Wednesday, May 18, 2011

On monday May 16th...

Got signed up to help with VBS (Enlgish). Ages 5-13. The first day I just sang along with worship than helped prepare for the kid's snacks...which was a task! we huddled around a little table (half which was cleared to be able to be used) and made close to 100 sandwiches. two pairs of people. Assembly line style. There is a 'sandwich spread' used...don't ask me what is in it.. but it is eggless and meatless in every way, since some of the kids will be vegetarian (as a great many people here are due to their religion). with some cheese sprinkled on. And like 4+ pitchers of Tang (which I gained an entirely new appreciation for in the heat...a sugary refreshing juice like drink. lots of sugary glucose to reboot. Some of the classrooms were air conditioned. but the hallways/stairwell were very much not).
After a nap on a random chair. i was dragged by a desperate volunteer who was in the Beginner group. They were doing an emergency group split of the kids, because there were 25. that means there were 25 FIVE YEAR OLDS (with a couple younger ones tossed in that mix). initially only two teachers and 1 helper. they seemed relieved enough to cry when I agreed to help the next day as well. can't blame them. i barely made it through the last half an hour...

Once back at the house, Kate and Dawn Bennett invited me alon
g with them to High Tea at the Imperial Hotel. Though it was a very non India was certainly an experience!

In the car, we pulled off the dusty, crowded streets, through a high gate (complete with gate keeper to record license plates) and all of a sudden we were in a world of green and white. The tall block like buildings, with matching white pillars was to the right of the paved drive (not dirt!) tall green trees, grass, shrugs. And the glimpses of a glittering swimming pool too? We pulled up to the entrance, and each door was opened by someone in a neat, swanky uniform. The short man who opened mine pressed his white gloved palms together and smiled with a welcoming word. Flabbergasted me opted for silence, and after a brief expression which involved my jaw clanking on the marble floor, I gave a grateful “thank you…I’m sorry I have no clue what to do” smile. I guess it worked. Kate said that a smile or a nod is more than usual…just acknowledging an appreciation is fine. Yeah, like I felt that was sufficient *que eye roll* really wish I understood what was going on at the time, but that's pretty uncommon for me currently. Through the metal detector (as is routine here) and two sets of doors which were opened on both sides be uniformed people, down a marble, brightly lit hallways, and into the atrium.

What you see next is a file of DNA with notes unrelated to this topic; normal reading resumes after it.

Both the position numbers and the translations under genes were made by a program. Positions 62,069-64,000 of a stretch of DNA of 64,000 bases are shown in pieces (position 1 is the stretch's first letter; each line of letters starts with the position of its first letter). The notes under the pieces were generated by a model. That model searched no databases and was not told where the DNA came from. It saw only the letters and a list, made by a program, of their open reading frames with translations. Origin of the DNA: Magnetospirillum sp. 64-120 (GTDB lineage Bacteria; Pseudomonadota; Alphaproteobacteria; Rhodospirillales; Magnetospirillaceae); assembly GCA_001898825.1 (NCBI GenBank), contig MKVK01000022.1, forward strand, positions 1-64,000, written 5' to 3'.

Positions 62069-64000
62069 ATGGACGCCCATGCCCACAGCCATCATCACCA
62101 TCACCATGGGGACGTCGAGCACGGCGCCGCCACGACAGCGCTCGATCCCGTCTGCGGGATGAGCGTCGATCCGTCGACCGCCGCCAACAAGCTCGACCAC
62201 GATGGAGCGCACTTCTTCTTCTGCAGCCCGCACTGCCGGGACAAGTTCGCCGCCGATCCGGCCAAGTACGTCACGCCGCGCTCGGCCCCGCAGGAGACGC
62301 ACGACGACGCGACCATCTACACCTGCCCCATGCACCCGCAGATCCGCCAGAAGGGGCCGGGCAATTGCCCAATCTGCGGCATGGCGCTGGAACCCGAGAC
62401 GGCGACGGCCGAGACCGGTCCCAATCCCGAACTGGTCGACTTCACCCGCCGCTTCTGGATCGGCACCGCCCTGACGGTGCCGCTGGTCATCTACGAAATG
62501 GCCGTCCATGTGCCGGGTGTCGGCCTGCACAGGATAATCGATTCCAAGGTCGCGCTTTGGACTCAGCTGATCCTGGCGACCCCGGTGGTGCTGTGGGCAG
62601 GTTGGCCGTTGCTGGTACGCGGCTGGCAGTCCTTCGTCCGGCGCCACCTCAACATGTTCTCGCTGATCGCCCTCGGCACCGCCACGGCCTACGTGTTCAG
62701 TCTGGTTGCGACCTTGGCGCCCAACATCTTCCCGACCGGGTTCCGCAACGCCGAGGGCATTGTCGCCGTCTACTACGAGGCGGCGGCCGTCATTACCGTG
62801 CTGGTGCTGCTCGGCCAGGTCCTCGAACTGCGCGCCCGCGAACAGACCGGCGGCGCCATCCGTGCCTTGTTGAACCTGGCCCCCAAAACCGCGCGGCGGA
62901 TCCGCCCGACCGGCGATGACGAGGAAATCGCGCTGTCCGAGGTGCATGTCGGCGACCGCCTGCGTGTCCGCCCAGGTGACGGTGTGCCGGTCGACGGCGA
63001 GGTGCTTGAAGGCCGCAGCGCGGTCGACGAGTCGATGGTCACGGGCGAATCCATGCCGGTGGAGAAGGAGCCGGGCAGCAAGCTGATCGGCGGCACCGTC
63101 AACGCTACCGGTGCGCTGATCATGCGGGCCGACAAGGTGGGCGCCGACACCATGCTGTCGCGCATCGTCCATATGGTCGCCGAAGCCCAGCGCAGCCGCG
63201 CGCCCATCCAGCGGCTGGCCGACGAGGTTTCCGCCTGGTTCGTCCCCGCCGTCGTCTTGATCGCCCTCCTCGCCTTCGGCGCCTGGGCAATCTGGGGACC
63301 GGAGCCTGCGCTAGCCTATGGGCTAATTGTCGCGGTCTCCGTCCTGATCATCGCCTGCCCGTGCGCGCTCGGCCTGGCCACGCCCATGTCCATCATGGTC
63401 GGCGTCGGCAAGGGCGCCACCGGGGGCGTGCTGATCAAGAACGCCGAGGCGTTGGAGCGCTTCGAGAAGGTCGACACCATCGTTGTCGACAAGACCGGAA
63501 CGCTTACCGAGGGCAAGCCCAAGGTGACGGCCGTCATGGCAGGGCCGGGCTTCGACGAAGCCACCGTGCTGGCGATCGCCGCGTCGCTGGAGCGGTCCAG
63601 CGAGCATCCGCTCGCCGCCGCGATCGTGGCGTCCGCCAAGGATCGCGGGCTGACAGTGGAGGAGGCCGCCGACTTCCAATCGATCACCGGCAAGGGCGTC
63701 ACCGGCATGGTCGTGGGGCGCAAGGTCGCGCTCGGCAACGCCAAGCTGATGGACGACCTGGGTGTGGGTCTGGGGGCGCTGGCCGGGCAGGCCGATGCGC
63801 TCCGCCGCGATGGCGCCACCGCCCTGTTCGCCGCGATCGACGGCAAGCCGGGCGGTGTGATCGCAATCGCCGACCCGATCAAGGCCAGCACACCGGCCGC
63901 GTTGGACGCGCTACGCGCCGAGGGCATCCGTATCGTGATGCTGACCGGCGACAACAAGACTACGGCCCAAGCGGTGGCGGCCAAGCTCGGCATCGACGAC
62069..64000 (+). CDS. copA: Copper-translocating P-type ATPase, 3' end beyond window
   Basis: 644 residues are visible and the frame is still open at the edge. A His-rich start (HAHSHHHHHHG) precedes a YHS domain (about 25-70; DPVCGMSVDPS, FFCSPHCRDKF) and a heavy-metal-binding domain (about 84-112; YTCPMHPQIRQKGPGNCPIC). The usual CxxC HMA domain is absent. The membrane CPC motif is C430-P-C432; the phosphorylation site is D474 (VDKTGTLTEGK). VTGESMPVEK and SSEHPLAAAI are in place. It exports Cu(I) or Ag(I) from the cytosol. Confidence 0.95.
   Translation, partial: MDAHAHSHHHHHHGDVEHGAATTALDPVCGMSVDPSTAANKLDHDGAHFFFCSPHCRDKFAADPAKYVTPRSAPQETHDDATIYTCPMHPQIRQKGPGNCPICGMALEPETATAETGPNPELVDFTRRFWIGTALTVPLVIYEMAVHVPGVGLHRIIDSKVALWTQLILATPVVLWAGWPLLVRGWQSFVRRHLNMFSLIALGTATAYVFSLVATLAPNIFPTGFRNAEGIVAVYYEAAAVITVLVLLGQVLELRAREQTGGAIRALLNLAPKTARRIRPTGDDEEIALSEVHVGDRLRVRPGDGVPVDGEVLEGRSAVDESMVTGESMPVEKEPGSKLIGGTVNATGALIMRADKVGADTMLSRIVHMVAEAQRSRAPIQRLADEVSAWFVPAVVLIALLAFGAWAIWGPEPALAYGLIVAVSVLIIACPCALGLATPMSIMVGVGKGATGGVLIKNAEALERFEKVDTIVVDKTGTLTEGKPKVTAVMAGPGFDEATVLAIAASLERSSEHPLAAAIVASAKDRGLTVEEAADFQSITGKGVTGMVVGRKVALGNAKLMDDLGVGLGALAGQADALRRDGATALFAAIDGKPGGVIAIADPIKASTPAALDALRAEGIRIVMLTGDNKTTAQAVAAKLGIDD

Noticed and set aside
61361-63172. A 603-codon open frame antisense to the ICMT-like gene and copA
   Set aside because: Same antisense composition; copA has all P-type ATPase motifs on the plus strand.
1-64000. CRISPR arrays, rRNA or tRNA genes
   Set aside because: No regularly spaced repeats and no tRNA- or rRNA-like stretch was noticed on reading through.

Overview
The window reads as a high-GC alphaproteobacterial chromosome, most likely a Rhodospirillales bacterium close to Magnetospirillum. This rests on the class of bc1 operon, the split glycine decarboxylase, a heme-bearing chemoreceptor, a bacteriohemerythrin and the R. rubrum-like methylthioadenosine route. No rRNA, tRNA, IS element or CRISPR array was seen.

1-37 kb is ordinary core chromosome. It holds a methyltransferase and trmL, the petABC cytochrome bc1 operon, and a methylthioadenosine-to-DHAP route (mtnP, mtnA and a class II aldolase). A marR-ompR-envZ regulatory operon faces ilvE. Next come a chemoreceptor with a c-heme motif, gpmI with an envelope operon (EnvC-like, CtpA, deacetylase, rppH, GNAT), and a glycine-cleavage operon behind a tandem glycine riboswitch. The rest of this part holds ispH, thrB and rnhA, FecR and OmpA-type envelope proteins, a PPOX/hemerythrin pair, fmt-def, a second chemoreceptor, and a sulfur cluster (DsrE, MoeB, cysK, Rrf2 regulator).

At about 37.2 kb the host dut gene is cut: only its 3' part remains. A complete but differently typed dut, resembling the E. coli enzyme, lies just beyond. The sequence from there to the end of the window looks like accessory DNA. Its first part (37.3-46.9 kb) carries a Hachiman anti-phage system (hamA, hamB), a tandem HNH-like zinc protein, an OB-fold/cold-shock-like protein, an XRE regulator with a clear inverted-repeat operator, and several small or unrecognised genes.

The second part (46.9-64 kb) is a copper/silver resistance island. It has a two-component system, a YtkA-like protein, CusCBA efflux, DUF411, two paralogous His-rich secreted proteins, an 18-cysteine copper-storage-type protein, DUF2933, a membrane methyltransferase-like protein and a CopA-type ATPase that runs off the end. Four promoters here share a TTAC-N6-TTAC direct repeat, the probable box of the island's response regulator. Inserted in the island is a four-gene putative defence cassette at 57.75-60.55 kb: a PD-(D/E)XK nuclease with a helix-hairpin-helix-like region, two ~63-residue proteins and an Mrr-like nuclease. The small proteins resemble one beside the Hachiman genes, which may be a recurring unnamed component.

The atrium was narrow with skylights put in the top so it was filled with soft natural light. A fountain trickled (not splashed) in the middle. Chairs were wicker with big soft pillows (which were practically useless with my applied proper posture. Who knew I slouched so much eh? ) tables were the same but with white linen underneath a thick glass top. A man in a dark uniform approached us, taking our order for what kind of tea we wanted.

Served on a silver platter that had tea cup, saucer, plate. Three pronged little fork, spoon for stirring, and a little knife. Then..came the three tiered plates! (One for each of us!) the bottom level had three different small sandwiches ( raw salmon one, a basil, cheese, and tomato second, and a croissant with turkey and such on it) The next plate up had desserts! Chocolate/coffee Au clair! A rich, flakey crust and cream layered one. and (the best?!) fruit tart!! Oh, and a little square of chocolate! The top , smallest plate, had a little scone on it with a two small containers of jam (strawberry or marmalade) and a little container of cream (like a butter, not sweet). So you cut the scone (which is circular and plain, not triangle and filled with odd dry flavors like in the U.S) in half then on each side put some strawberry and the cream together.

During the forever we were there for I lost count after 4 cups of tea. In my defense…they were small cups!!!! And it was REALLY GOOD. I know by the end of finals it was like, pick the blackest, strongest tea you can find…dunk it in the hottest water you can get your hands on. If there is sugar available…stir that in. and drink until it is cold, or you fall asleep on your friends floor. (finish in the morning when coffee is brewing)

I tried Kashimiri Kawa, A light colored tea, but very flavorful! Nilgiri, a black tea. Also, Darjeeling first flush, which also had a surprising amount of flavor, and was also good, the town Darjeeling is just a day’s train ride away from here (not that I looked into it or anything). Perhaps the tea tasted so exceptional because it is brewed “just so” unlike the tea bag or two I’m used to letting marinate in the water for a while.

Tea here is taken usually with milk (here, it is steamed milk so it hot). And a bowl of sugar lumps (not perfect cubes) were in the middle. The sugar lumps were made with large white crystals. Or brown sugar (which is amazing..all the time)

A very sweet. Very culturally caffeinated. Very delightful. Very cool and CLEAN afternoon! Not to mention all the waiters hovering by the table, and the silent swishing of doors opened before you… with my Dupatta fluttering over my shoulders… I felt like I could be a Princess. (even without the Tierra). Except, you know, that I was terrified of what would happen if I slipped, tripped, or something standard to my existence.

Quiet evening. Napped. And zonked beneath the blessed ceiling fans and the air conditioner blasting at a seemingly cool 27/28 degrees Celsius. (so like 80-85 F). It's about perspective really.

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